I often see many pets not taken care of during the winter; could you please discuss proper care of animals during the winter time.
The following information was provided by the American Humane Association and Adopt-a-pet, Inc.:Although horses can endure the cold successfully, they do require proper care during the winter.
Make sure your horse gets annual vaccinations for rhino-pneumonitis, Eastern and Western encephalomyelitis and tetanus. Check the horse for worms in the fall when it has more energy. A horse will burn more energy in winter. Check its teeth in the autumn, making sure it will be able to chew an increased ration of hay.
Provide your horse with a clean, dry and well ventilated place to stay. A damp environment leads to colds, coughs and viral infections. Poor ventilation can cause respiratory diseases. If you cannot house your horse in a barn, at least provide it with a three-sided shelter, open on the downwind side.
Keep the bedding dry. Moist bedding can cause foot infections. Snow can ball up in badly shod hooves. Shoes should be pulled for riding in deep snow and hooves should be trimmed enough so they will not crack or break.
When exercising your horse in cold weather, give it more time to warm up and limber its muscles, and don't forget to break the ice in its water bucket.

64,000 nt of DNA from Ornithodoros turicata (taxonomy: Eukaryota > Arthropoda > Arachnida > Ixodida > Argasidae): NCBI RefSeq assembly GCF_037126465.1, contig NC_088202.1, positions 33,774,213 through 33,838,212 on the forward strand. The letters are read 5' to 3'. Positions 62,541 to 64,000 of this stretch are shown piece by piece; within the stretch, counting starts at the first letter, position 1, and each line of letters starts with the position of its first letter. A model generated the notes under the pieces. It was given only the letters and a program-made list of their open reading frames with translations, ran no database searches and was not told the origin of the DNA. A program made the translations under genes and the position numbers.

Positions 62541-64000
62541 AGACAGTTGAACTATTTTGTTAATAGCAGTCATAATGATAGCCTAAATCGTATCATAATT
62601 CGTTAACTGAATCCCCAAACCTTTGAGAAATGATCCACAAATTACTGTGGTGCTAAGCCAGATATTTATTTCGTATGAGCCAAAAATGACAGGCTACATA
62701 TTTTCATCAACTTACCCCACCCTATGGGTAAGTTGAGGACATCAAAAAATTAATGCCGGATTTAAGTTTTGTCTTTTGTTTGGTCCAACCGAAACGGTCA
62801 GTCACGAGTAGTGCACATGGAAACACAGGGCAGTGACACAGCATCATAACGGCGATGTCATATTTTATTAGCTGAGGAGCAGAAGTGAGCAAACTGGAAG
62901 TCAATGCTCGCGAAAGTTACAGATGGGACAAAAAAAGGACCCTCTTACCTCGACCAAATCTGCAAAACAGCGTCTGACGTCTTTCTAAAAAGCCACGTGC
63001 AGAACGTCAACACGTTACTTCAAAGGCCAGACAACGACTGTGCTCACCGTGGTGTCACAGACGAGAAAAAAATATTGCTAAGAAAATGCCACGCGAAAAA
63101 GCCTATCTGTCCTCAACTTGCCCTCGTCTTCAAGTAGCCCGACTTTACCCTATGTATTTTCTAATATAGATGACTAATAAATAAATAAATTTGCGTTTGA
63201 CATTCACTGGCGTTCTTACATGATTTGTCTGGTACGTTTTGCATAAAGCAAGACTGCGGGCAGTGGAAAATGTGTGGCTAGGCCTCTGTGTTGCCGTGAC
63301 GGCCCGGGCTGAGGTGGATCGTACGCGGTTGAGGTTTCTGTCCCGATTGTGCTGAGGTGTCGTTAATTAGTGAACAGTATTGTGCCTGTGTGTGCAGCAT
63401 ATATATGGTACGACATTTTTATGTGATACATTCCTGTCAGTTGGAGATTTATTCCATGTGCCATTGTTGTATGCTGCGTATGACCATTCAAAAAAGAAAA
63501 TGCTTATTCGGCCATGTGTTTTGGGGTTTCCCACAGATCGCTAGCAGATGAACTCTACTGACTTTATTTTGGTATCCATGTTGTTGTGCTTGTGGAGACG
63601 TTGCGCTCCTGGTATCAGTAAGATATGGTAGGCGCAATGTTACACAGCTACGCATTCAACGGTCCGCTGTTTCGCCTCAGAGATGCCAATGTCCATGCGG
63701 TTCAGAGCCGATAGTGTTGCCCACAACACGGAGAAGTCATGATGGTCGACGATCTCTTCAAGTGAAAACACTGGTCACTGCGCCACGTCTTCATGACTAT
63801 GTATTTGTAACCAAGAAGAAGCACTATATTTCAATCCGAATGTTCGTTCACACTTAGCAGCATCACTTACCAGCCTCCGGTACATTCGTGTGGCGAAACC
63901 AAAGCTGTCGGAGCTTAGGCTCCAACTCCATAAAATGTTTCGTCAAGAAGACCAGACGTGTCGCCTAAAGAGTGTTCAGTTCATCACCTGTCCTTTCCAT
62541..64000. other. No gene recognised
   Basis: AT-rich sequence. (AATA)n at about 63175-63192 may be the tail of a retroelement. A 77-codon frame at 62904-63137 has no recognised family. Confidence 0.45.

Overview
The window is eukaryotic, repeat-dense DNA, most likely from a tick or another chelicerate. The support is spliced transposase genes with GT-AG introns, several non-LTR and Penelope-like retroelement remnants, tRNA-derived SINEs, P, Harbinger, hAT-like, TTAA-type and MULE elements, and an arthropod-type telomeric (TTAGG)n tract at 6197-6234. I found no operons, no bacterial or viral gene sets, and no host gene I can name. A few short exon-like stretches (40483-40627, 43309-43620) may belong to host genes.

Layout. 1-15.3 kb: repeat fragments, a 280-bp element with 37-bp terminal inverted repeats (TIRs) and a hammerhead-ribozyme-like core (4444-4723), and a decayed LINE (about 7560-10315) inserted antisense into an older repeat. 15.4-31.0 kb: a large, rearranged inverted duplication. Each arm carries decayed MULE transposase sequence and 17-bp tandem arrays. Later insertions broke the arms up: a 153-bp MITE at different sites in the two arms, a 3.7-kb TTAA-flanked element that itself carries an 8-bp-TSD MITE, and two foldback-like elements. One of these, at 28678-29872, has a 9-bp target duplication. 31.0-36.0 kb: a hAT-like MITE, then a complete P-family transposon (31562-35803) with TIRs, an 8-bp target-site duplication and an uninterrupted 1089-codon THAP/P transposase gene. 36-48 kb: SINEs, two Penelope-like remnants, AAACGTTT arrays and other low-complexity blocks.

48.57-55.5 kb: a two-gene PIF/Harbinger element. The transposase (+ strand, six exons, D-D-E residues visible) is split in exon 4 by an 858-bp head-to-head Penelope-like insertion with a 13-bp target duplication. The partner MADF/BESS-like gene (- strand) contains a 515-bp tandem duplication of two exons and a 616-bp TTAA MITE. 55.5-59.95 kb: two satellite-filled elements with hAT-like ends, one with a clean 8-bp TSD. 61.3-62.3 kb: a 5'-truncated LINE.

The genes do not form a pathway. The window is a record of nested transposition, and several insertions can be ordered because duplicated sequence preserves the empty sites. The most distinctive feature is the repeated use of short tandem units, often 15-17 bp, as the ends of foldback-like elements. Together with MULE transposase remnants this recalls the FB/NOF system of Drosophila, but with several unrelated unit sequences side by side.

For other animals living outside, such as ducks, geese, chickens, rabbits, etc., always provide adequate shelter, an increase in food, and fresh water. Some trouble spots that need close attention are: Wind will go right through a rabbit's fur coat and freeze the animal. Rabbits need draft-free shelter. Ducks and geese need fresh water to swim in at all times and some grit to digest their food.
- If you have a question about health, behavior problems, laws, etc., regarding wild or domestic animals, please write Leslie Kelson-Probert, Salt Lake County Animal Services, 511 W. 3900 South, Salt Lake City, UT 84123 or call her at 264-2247.